Reviewed by: Mia J. Best
|Featuring:||Samuel L. Jackson
“Lakeview Terrace,” “Jumper,” “1408,” “Black Snake Moan,” “Snakes on a Plane”
“Ocean's Eleven,” “Guess Who,” “Charlie's Angels: Full Throttle,” “The Bernie Mac Show” (TV series)
Jennifer Coolidge, LaVita Brooks, Michael Brouillet, P.J. Byrne, Keenan Carter, Affion Crockett, Ken Davitian, Miko DeFoor, Sara Erikson, Fatso-Fasano, Ted Ferguson, John Foster, Sean Goulding, Lara Grice, Bart Hansard, Isaac Hayes, Sean Hayes, Adam Herschman, Laurie Johnson, Sharon Leal, John Legend, Jackie Long, Eric Kelly McFarland, Ritchie Montgomery, Monyetta Shaw, Michael Showers, Matthew Stanton, Calvin Sykes, Calvin Sykes, Paul T. Taylor, Jody Thompson, Traci, Chuck Vail, Thomas Wallace
|Director:||Malcolm D. Lee
“Roll Bounce,” “Welcome Home, Roscoe Jenkins,” “The Best Man,” “Undercover Brother”
|Producer:||Dimension Films, Charles Castaldi, David T. Friendly, Steve Greener, Mark McNair, Donald Sparks, Bob Weinstein, Harvey Weinstein|
|Distributor:||Metro-Goldwyn-Mayer (MGM) / The Weinstein Company|
“Out of sync. Never out of style.”
Before there were pop boy bands, there were soul men like The Chi-lites, The Delfonics, Four Tops and Temptations. Director Malcolm Lee’s comedy “Soul Men,” takes audiences for a nostalgic trip down music memory lane as the former musical stars and now senior citizens Henderson and Hinds attempt a musical comeback after more than 20 years. Starring the late Bernie Mac, with his acerbic and sardonic comedic style, as Floyd Henderson and Samuel L. Jackson as a bitter Louis Hinds, this trip is a rough ride overrun by profanity-laced dialogue, heavy violence and sexuality.
Despite their hatred of one another, Henderson and Hinds unite to perform at a memorial service. On route to the service, they relive their tour days by performing at local dive clubs, hooking up with female groupies and fighting with each other. Of course, they encounter several obstacles before getting to the memorial service, which force them to become more of a team and help them resolve their personal issues with each other.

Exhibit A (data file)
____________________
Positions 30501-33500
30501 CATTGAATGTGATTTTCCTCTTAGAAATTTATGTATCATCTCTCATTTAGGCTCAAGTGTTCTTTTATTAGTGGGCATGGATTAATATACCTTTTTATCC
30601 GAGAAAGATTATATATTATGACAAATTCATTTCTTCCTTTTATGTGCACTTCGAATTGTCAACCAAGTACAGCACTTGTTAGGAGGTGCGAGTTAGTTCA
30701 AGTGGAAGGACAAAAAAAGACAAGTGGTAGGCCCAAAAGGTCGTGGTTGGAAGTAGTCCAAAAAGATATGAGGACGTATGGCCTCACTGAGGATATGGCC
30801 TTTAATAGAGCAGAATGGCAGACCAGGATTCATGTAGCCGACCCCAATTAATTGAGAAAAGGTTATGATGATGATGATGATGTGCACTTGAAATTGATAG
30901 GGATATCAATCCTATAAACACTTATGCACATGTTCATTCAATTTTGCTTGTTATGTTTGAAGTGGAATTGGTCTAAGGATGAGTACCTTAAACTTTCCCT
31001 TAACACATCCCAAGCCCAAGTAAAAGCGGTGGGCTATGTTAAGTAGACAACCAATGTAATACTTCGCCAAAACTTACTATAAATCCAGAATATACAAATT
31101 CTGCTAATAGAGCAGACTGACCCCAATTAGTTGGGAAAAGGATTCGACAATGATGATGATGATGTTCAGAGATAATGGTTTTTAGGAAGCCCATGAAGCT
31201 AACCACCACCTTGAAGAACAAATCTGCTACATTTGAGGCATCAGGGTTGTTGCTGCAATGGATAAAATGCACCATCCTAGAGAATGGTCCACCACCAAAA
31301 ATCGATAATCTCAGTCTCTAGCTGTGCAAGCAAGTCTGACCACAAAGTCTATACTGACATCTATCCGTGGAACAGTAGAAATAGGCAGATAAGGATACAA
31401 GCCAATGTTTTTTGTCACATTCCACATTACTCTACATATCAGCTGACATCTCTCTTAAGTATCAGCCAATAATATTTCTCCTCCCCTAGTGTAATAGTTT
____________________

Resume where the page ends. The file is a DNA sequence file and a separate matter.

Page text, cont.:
Within the first few minutes of the film, the barrage of profanity begins and doesn't relent for the entire movie. The dialogue is not only profane, but verbally abusive, caustic and overall truculent. A key source of the comedy is derived from Henderson and Hinds insulting one another with combative, curse-filled language. In the midst of this onslaught of foul language, the Lord's name is taken in vain and characters spar with racial insults. Sexuality, nudity and violence are also used to elicit laughter.
Henderson and Hinds are a volatile pair who don't agree on much of anything except their disdain for one another and their mutual love for their former lead singer whom both of them married. The Bible provides a guide for resolving grievances in Matthew 18:15-17. Jesus tells his disciples that if your brother sins against you, go and tell him his fault alone, one-on-one. If he refuses to hear you, then take one or two more witnesses. If he continues to resist, tell it to the church. Finally, if he refuses to hear the church, “you'll have to start over from scratch, confront him with the need for repentance, and offer again God's forgiving love” (The Message Bible). But the lesson doesn't stop there. When Peter asks how many times should you forgive your brother, up to seven times? Jesus responds, “70 times seven” (Matthew 18:21-35).
Henderson and Hinds learning to forgive each other is the only redeeming factor in this comedy with predictable scenarios and dirty talk. I found this picture to be extremely offensive throughout, with profanity as the key punch-line to most of the jokes. I cannot recommend this movie for the crude humor, foul language, fornication and nudity.
Violence: Heavy / Profanity: Extreme / Sex/Nudity: Heavy
See list of Relevant Issues—questions-and-answers.